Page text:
An expenses claim has been lodged against Fife Council over rejected plans for housing in Aberdour.
The owners of Hillside School are claiming expenses after their plans for 125 new homes at their grounds in the village were thrown out by the authority.
Felsham Planning and Development, who are agents for the school, have argued that the council acted unreasonably, causing the applicants to incur legal fees.
However, this has been refuted by the council.
The case is now in the hands of the Scottish Government’s Planning and Environmental Appeals Division (DPEA) after Hillside School appealed the council’s decision to refuse on the grounds of having received insufficient information relating to issues including impact on the landscape and flooding risk.
More than 350 objections were received by Fife council in relation to the proposal, which the owners say would fund a new school to replace the existing 200-year-old Hillside House and accommodation dating back to the 1970s and 1980s.
Hillside School offers residential support for boys with behavioural difficulties and the owners say the current accommodation is no longer fit for purpose.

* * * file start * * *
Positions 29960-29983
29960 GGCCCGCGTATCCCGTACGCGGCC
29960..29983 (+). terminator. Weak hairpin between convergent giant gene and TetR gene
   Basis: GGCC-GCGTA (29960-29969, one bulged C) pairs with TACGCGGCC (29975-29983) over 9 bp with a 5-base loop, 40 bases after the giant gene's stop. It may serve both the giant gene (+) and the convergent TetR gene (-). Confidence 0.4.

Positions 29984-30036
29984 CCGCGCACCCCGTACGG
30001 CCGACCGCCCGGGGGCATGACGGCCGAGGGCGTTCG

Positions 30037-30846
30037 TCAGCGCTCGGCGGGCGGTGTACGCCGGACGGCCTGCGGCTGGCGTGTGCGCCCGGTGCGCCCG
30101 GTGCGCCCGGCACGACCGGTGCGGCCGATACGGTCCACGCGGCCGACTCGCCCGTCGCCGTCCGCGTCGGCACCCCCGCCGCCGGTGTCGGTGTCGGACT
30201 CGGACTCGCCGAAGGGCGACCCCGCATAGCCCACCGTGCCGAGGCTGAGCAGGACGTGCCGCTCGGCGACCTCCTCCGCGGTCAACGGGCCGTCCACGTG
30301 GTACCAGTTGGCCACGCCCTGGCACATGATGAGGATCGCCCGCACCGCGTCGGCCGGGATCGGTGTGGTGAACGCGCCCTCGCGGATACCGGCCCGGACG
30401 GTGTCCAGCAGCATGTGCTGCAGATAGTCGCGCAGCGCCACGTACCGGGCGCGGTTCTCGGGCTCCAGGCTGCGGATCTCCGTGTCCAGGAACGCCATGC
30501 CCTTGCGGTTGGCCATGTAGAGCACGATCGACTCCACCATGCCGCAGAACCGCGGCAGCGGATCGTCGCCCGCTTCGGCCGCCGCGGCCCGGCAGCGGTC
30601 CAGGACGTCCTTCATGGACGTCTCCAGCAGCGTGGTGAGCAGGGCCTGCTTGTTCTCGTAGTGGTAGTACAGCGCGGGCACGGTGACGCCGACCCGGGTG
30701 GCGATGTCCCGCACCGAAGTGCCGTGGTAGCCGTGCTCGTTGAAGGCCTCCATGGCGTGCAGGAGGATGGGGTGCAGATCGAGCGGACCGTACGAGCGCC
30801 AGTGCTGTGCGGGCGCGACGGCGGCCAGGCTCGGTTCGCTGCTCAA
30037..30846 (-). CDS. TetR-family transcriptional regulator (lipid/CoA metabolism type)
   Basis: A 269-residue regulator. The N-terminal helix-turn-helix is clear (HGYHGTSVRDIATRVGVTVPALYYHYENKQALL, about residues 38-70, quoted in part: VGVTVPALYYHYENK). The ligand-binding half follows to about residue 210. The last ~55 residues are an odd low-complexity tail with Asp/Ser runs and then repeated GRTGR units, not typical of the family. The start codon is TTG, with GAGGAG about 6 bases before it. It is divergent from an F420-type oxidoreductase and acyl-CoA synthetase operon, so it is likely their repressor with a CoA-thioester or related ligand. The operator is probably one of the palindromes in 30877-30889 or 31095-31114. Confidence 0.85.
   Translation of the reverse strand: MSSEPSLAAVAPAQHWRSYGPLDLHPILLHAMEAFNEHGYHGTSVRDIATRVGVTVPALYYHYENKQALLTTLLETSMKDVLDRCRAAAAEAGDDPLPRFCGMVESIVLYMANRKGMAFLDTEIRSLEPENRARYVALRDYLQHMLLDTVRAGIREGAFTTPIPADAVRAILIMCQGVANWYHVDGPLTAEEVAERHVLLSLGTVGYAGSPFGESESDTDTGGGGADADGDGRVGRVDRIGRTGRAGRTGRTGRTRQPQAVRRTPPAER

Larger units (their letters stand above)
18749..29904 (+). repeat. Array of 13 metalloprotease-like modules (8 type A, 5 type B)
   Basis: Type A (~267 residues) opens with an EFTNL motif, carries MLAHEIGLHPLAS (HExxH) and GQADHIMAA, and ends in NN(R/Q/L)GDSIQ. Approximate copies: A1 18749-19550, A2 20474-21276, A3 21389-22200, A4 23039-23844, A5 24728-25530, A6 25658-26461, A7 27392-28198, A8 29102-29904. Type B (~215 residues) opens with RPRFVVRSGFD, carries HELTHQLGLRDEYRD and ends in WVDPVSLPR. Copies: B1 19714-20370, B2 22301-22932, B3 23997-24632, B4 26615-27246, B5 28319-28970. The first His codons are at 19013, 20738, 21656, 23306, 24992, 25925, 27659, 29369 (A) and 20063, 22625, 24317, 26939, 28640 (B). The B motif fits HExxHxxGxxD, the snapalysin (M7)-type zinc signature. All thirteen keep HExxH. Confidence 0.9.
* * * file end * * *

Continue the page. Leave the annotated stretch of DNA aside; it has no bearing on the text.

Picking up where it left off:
In a submission to the DPEA, Felsham PD said the council had “acted unreasonably in several respects.”
The consultants said: “This matter ought not to have required to come before the Scottish Ministers for determination.
“The appellant has incurred unnecessary expense as a result of that unreasonable behavior in having to take legal advice during the course of the application in respect of the failure to validate the application, in having to engage in extensive correspondence in relation to the application and in having to pursue this appeal.”
However, the council said the level of information it requested in order to process the housing plans was “reasonable, proportionate and fully justified”.
“The council therefore do not consider in this regard that they acted unreasonably to merit an award of expenses against them,” said the council.
Cowdenbeath MSP Annabelle Ewing has written to the DPEA with concerns about the appeal.
“The appeal appears to involve an application based on a consideration of new information that was not part of the application to the council in the first instance and was not the subject of its assessment,” said the SNP MSP.
“Surely, it is not the role of the reporter to assess merits of what a developer is putting forward now at appeal, but rather to determine whether the council was justified in rejecting the application on grounds of insufficient information being provided.”
Philip Neaves from Felsham PD said: “It is clear from her letter that Ms Ewing has not appreciated that the extensive documentation the appellant has submitted with this appeal was all before the planning authority when it made its decision.”